The Business SEO Battle: Ranking by Numbers or Intelligence?

Best practice is all about optimizing content for logical human behavior and user experience

Nate Burke

May 4, 2021

Search engine optimization (SEO) has come a long way, with continued developments, advancements, and algorithm tweaks giving business owners, brand agencies, and marketing gurus more than just a digital headache.

But traditionally, SEO has been a numbers game, with ranking positions the all-important deciding factor. However, with the purpose of the activity to reflect and cater to user behaviors, can SEO really be simplified to numerical values?

For any business operating online, SEO is an essential element of the digital marketing mix. Forming the foundation of website designs and content output, SEO helps businesses build an online presence by increasing the chances of web pages and products appearing in visible positions on search-engine results pages.

Over the years, the activity has advanced significantly. Of course, it has come a long way since the early days of cramming as many keywords as possible into text or using spam websites to back-link to yours in an attempt to gain authority.

And while many of these activities are now frowned upon and can, in fact, negatively impact SEO rather than help it, the motivations are the same. For instance, using keywords in website copy or product descriptions is still key to ensuring they rank for the right search terms. Similarly, back links remain the golden ticket for website authority, albeit from genuine and trustworthy sources.

The difference is that today, SEO is much more intuitive. Best practice is all about optimizing content for logical human behavior and user experience. For example, keywords that are integrated into copy in a much more natural way are likely to gain more SEO points than a page that uses the old cramming approach.

The reason for this shift is all down to advancements in intelligence, which are enabling search engines to assess and score content in more sophisticated ways than previously possible. Ultimately, today’s ranking assessments understand pages and content in ways that are similar to human usage and interactions.

For example, Google’s rollout of featured snippets has shown significant insight into how the search engine is being used, and in turn, how businesses must adapt their content to reach the top-ranking positions.

Emphasis on Q&A style-results in position zero (the information at the very top of Google search results) of results pages is clear evidence for users turning to the platform for question queries, for which they want quick and straightforward answers. And with these featured-snippet boxes taking up significant space on the top of the results page, pushing other organic results farther down, it is essential for businesses to include such content into their optimization strategies.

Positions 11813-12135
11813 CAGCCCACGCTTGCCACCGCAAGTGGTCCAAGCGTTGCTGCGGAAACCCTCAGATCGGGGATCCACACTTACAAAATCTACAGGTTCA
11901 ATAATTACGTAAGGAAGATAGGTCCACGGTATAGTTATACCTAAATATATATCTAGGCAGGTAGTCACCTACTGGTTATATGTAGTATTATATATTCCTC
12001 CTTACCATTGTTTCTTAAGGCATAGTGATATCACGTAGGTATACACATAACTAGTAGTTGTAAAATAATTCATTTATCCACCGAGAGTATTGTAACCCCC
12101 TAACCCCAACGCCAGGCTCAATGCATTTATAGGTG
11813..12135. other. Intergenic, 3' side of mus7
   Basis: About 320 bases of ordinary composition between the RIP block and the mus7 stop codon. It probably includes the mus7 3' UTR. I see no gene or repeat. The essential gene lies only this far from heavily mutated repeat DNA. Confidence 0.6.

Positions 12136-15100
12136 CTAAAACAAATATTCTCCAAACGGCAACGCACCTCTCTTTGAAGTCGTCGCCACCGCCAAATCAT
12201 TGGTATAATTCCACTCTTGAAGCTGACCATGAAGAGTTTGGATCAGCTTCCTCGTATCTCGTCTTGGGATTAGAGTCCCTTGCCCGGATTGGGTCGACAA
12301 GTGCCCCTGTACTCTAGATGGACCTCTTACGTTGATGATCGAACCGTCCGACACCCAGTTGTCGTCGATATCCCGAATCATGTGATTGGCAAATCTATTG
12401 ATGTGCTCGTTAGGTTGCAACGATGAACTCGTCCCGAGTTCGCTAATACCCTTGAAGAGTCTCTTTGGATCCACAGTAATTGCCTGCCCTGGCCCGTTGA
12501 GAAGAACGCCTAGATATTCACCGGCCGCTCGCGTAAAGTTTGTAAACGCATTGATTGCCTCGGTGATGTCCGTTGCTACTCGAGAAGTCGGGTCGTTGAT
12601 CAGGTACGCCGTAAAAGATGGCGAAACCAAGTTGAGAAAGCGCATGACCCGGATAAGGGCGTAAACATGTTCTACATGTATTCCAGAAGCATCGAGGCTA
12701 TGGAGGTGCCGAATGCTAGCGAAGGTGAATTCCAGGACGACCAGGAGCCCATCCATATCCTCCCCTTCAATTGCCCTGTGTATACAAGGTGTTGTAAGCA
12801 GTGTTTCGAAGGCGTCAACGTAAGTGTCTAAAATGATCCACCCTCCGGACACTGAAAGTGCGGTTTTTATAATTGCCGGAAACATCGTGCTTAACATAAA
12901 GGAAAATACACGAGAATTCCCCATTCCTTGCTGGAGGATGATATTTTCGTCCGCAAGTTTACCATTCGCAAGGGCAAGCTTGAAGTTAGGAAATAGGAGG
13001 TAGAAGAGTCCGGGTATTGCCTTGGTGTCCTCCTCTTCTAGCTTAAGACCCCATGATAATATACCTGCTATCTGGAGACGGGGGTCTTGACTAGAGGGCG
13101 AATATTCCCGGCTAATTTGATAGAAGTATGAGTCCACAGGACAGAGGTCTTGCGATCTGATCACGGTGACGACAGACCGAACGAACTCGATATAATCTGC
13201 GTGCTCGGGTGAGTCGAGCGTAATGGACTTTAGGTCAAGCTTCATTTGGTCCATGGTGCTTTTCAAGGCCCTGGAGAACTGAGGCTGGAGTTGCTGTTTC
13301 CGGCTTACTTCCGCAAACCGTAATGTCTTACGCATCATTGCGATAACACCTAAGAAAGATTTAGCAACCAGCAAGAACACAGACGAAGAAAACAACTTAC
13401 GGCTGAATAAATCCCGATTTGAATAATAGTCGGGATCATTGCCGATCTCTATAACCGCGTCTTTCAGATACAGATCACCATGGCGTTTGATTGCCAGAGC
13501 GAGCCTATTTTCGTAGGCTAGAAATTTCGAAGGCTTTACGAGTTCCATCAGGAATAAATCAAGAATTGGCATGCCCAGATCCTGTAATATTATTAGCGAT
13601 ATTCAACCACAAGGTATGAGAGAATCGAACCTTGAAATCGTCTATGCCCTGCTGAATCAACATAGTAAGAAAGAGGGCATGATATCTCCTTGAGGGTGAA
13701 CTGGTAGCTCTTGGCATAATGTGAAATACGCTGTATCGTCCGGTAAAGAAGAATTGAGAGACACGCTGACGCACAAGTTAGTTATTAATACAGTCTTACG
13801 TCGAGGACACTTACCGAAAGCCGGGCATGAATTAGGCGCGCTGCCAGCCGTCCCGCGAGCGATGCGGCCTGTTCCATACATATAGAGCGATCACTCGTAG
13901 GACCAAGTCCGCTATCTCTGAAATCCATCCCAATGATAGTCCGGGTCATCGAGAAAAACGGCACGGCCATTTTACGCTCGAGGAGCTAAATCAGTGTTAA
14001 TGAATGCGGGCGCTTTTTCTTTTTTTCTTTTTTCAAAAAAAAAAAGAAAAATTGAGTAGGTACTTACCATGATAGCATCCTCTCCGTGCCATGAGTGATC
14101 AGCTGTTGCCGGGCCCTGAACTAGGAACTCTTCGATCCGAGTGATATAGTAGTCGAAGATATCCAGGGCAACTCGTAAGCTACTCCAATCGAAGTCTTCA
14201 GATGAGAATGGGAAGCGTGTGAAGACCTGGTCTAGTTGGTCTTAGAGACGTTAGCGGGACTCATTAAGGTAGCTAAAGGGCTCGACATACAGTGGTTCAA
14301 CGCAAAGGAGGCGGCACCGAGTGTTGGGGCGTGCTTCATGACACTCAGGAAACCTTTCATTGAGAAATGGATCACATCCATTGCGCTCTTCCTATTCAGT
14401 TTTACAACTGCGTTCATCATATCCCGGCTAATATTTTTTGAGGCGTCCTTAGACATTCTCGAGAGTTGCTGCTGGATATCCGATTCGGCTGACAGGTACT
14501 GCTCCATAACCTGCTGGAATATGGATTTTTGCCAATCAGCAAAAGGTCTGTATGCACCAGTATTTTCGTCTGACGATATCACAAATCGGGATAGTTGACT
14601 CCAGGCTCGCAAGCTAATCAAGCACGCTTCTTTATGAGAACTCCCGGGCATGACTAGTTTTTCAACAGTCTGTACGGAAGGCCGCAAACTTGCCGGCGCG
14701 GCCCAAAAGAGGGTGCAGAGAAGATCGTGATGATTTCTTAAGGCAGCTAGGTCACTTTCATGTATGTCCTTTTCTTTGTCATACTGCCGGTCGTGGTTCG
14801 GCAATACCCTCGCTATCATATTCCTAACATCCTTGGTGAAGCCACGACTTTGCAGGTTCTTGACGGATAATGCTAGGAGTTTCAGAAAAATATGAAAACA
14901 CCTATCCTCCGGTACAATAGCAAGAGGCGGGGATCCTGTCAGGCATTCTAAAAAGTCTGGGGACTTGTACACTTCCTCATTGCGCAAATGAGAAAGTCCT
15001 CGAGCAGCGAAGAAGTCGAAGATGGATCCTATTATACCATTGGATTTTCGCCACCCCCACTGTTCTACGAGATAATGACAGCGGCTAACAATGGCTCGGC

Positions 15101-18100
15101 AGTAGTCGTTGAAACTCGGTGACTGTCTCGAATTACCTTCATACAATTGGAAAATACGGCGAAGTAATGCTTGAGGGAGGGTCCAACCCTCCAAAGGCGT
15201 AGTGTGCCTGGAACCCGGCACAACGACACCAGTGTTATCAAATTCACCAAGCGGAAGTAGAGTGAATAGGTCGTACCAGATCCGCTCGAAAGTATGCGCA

Additionally, there is a strong case for using pay-per-click (PPC) ads to ensure higher visibility on pages that are becoming much harder to rank on organically. This is also true for product searches because the search engine prioritizes shopping results when a user’s query is interpreted as an intent to purchase. Therefore, shopping ads are a great way to ensure your products are visible among competitors in the most prominent position on the page.

Evidently, intelligence in SEO is enabling it to reflect user behaviors and intentions more accurately. And while this is a positive change from a consumer perspective because results are only becoming more relevant, convenient, and useful, for businesses the playing field is more complex than ever.

So, with ranking criteria constantly being adapted and advanced by search engines, there are ways for businesses to leverage their own intelligence to improve SEO activity.

For instance, the backbone of any effective SEO strategy is data and insight. For many, collecting this information requires a trial-and-error approach, whereby businesses implement tactics and learn from what is and isn’t working.

But as search engines become more complex and intelligent, it can be difficult to get things right, or to really be able to assess activity without waiting months in some cases. Therefore, businesses should use their own data and insights to inform any decisions or activity. This can be a key way to ensure you focus on the right channels, customers, and keywords.

For instance, using lead intelligence gathered and analyzed by a sophisticated management system that takes into consideration all sales channels, including owned and third-party marketplaces, can provide valuable information on which channels your customers are using most frequently, and what products or services are most popular.

This information can then go on to inform the channels you should focus your SEO efforts on, and which products or services will provide the best ROI.

In SEO, the numbers will always be important, as ranking positions will always determine the success of any efforts. However, intelligence should be given just as much attention because it is only with the latter that efforts can be streamlined for more effective results.

About The Author

Nate Burke’s picture

Nate Burke

Nate Burke is CEO of Diginius, a software and solutions provider that empowers organizations to achieve the maximum impact from their online sales and marketing activities. Burke founded Diginius in 2011. He is known as an early e-commerce pioneer and entrepreneur. He launched his first internet business in 1997 and is a two-time nominee Ernst & Young Entrepreneur of the Year. He has a BA in Computer Science and an MBA from the University of Alabama.